Accurate assessment of tumor size is crucial for effective surgical planning in cancer patients. Specific to breast cancer, however, preoperative imaging with mammography and ultrasound often underestimates the actual tumor size. This paper examines the drivers of underestimation, discusses clinical implications, and reviews methods to minimize the negative impact of underestimation on surgical outcomes.
Beryl Rabindran, Adriana D. Corben; Pathology and Oncology Research, Jul. 14, 2023
Various tissues samples were obtained from a single autopsy and were imaged with WF-OCT then processed for permanent histology. The WF-OCT images captured in this study displayed the key features of the most common human tissue types encountered in surgical oncology with utility comparable to histology, confirming the utility of an FDA-cleared imaging platform. With further study, WF-OCT may have the potential to bridge the gap between the immediate information needs of the operating room and the longer timeline inherent to histology workflow.
Amelia Tower, DO, FACOS; Mar. 21, 2023
Three women with biopsy confirmed DCIS and/or IDC undergoing breast-conserving surgery had their lumpectomy tissue imaged using intraoperative specimen radiography followed by WF-OCT. The surgeon used WF-OCT imaging in the OR to evaluate tissue microstructures and identify regions of interest that were not detected with intraoperative specimen radiography, allowing the surgeon to make real-time clinical decisions to excise additional tissue during the primary surgery. Pathology confirmed that all final margins were negative for residual disease. The removal of the additional tissue saved these 3 patients from the need for a second surgery.
Arvind K. Badhey, Julia S. Schwarz, Benjamin M. Laitman, Brandon M. Veremis, William H. Westra, Mike Yao, Marita S. Teng, Eric M. Genden, Brett A. Miles; JAMA Otolaryngology-Head & Neck Surgery, Dec. 1, 2022
This study evaluated the feasibility of using WF-OCT for visualizing microstructures at the margins of excised oral cavity and oropharyngeal tissue. The findings suggest that WF-OCT may be a promising imaging modality for intraoperative analysis in head and neck surgery, especially at deep margins, without impacting specimen integrity or surgical and pathology workflows.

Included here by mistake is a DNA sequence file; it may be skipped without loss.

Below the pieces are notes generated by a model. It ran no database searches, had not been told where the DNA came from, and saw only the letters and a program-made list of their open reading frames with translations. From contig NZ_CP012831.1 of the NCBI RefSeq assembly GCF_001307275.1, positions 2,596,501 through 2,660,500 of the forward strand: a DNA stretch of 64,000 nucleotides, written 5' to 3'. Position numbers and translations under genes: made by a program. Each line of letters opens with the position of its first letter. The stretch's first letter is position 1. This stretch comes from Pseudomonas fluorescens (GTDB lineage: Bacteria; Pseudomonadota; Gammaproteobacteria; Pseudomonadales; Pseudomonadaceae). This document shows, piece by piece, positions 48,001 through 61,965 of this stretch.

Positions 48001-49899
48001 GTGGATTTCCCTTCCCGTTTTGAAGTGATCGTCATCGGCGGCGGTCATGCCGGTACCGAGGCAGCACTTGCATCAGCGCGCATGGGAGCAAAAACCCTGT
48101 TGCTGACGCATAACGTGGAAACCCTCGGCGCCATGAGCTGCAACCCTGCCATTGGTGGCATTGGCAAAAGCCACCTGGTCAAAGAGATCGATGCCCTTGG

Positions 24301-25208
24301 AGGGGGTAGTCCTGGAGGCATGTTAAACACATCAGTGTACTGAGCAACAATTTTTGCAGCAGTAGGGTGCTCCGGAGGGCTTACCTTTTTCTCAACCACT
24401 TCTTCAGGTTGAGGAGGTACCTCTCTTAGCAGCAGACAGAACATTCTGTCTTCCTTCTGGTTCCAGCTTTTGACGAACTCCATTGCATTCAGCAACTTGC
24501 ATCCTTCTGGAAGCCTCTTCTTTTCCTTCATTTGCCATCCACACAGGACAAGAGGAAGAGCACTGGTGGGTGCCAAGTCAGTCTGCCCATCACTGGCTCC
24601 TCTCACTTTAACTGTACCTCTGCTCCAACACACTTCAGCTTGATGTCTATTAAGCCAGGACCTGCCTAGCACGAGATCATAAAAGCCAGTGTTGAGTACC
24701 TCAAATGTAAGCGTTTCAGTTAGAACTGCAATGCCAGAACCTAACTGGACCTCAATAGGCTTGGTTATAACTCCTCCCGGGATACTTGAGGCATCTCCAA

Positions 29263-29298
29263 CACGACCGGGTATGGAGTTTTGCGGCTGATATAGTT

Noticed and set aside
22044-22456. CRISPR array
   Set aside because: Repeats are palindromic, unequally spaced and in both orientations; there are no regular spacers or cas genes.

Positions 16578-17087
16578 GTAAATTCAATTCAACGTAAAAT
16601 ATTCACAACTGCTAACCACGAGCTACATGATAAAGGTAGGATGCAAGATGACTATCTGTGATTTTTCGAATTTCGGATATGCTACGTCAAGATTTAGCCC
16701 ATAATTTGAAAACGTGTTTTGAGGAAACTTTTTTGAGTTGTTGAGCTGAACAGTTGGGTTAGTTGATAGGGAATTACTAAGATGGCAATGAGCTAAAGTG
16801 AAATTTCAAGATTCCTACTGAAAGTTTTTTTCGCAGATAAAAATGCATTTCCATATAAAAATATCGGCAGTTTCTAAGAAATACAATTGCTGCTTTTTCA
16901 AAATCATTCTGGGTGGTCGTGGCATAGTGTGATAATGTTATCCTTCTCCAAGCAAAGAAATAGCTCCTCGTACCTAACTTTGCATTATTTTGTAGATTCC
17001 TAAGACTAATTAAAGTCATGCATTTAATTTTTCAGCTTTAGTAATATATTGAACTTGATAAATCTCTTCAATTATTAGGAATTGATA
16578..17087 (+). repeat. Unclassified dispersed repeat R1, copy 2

Beth B. DuPree, Michael J. Papez, Elaina Pirruccello, Audrey Hassenﬂug; Indian Journal of Surgery, Nov. 26, 2021; Association of Surgeons of India 2021
This paper reports on the intraoperative use of Optical Coherence Tomography (OCT) in 3 patients with DCIS. In all 3 cases, additional lesions identiﬁed by OCT during surgery were also noted in histopathology reports 3 to 5 days post-surgery, suggesting that intraoperative use of OCT is a valuable tool for margin determination in real-time.
Hank Schmidt, Courtney Connolly, Shabnam Jaﬀer, Twisha Oza, Christina R Weltz, Elisa R Port, Adriana Corben; The Breast Journal, Oct. 14, 2019
In this pilot study, evaluation of wide-ﬁeld Optical Coherence Tomography demonstrated concordance with histology at tissue margins, supporting its potential for use as a real-time adjunct intraoperative imaging tool for margin assessment in surgically excised breast tissue.
Richard Ha, MD; Lauren C. Friedlander, MD; Hanina Hibshoosh, MD; Christine Hendon, PhD; Sheldon Feldman, MD; Soojin Ahn, MD; Hank Schmidt, MD, PhD; Margaret K. Akens, PhD; MaryAnn Fitzmaurice, MD, PhD; Brian C. Wilson, PhD; Victoria L. Mango, MD; Academic Radiology, Nov. 22, 2017
Study results display the potential for Optical Coherence Tomography (OTC) as a real-time intraoperative tool for post-lumpectomy specimen margin assessment. This study revealed a relatively short training time and showed that readers from diﬀerent medical specialties were able to distinguish suspicious from non-suspicious OCT imaging ﬁndings in ex vivo breast tissue conﬁrmed by histology.
Lee Wilke, Adriana Corben, Elisa Port, Christina Weltz2, J. Jamie Alberty-Oller, Kaelin Grant, Mitch Piel, Hank Schmidt; ASBrS, Oﬃcial Proceedings, Volume XXI, PAGE 187, 2020 Virtual Scientiﬁc Session
This abstract presents the eﬀectiveness of lumpectomy specimen stabilization with a compression bag using Perimeter’s OTIS™ Optical Coherence Tomography (OTC) device. The use of compression to improve lumpectomy specimen imaging did not compromise specimen integrity for pathology and showed no statistical diﬀerence in re-excision rates. The OTIS™ OCT device seamlessly integrated into the intraoperative workﬂow for breast specimen imaging.